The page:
Integrated Circuit Image Gallery
PowerPC 602 Microprocessor
The IBM/Motorola PowerPC 602 microprocessor, featuring an initial clock speed of 66 MHz, was a follow-up to the 1994 PowerPC 601. Released in February 1995 by an unusual consortium created by Apple, IBM, and Motorola, the PowerPC 602 microprocessor was designed as a low-power implementation of the reduced instruction set computer (RISC) specification for advanced consumer electronics, including handheld computers.
View a low magnification image of the PowerPC 602 processor.
Although it was designed for use in "advanced" (1995 timeline) home entertainment and educational devices having audiovisual, multimedia, and complex graphics requirements, by today's standards, the PowerPC 602 would not even come close to meeting those needs. A majority of the 602 microprocessors were utilized in notebook computers and for advanced game controllers.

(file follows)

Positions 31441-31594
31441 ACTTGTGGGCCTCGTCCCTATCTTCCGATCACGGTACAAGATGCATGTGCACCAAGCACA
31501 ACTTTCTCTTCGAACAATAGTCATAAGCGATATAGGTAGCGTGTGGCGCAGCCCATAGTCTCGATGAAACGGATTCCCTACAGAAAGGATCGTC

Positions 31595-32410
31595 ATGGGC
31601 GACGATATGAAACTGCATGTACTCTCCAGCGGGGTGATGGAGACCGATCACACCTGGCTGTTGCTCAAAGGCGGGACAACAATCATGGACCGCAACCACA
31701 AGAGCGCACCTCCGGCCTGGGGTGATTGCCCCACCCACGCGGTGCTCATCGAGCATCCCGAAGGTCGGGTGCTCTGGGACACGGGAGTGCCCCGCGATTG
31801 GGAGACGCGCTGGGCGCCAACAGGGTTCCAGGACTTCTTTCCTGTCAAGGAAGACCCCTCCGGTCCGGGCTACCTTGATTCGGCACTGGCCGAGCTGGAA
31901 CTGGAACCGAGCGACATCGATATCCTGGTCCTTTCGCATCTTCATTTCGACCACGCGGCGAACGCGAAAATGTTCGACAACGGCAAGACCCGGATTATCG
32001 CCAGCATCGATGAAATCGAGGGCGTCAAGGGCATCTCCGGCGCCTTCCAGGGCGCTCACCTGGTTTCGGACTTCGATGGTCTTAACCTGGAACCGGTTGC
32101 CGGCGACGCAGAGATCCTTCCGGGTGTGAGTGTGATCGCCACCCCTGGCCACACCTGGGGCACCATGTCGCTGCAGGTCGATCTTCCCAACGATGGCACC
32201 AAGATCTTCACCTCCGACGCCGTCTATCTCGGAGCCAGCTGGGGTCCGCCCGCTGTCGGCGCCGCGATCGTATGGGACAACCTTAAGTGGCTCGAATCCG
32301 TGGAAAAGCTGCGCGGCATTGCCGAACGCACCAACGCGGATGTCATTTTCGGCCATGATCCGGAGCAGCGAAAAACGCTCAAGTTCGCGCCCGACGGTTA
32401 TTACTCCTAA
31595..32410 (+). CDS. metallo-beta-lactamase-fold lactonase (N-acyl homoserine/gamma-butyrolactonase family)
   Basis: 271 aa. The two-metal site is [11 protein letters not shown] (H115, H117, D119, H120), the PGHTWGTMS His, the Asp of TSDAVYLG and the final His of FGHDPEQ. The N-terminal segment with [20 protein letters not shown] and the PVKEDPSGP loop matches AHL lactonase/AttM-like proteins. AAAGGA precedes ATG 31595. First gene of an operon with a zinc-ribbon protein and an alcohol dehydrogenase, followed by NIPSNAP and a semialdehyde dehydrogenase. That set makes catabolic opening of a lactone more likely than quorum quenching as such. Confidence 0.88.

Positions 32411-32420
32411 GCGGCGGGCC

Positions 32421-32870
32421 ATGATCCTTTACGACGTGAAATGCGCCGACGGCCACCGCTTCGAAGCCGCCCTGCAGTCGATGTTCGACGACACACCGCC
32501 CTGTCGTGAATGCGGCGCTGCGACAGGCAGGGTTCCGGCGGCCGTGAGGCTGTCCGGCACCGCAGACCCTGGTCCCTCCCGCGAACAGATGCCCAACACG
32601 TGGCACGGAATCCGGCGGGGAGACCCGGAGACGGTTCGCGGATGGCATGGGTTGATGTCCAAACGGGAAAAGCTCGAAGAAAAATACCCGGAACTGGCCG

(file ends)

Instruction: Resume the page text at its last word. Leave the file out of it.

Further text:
The PowerPC 602 microprocessor was capable of issuing one instruction per clock cycle divided into four independent execution units. The low-power design of 3.3 volts with three power-saving modes ("doze," "nap," and "sleep") was well suited for applications involving portable electronic devices requiring conservation of battery power. Another advancement by Motorola was the application of dynamic power management to selectively activate functional units as they were needed. These services were implemented by allowing unused functional units to automatically enter a low-power state without affecting the processor performance, software execution, or external hardware. At its full operational maximum power of 1.2 watts, this chip runs at a clock speed of 66 MHz. The die size was reduced from 120 square millimeters in the 601 model to 50 square millimeters in 602 processors, and the number of transistors expanded from 1 million to 2.8 million. Although they could emulate DOS via software, the PowerPC 602 and 601 chips were not code compatible with processors that adopted the Intel architecture.
Omar Alvarado, Thomas J. Fellers and Michael W. Davidson - National High Magnetic Field Laboratory, 1800 East Paul Dirac Dr., The Florida State University, Tallahassee, Florida, 32310.
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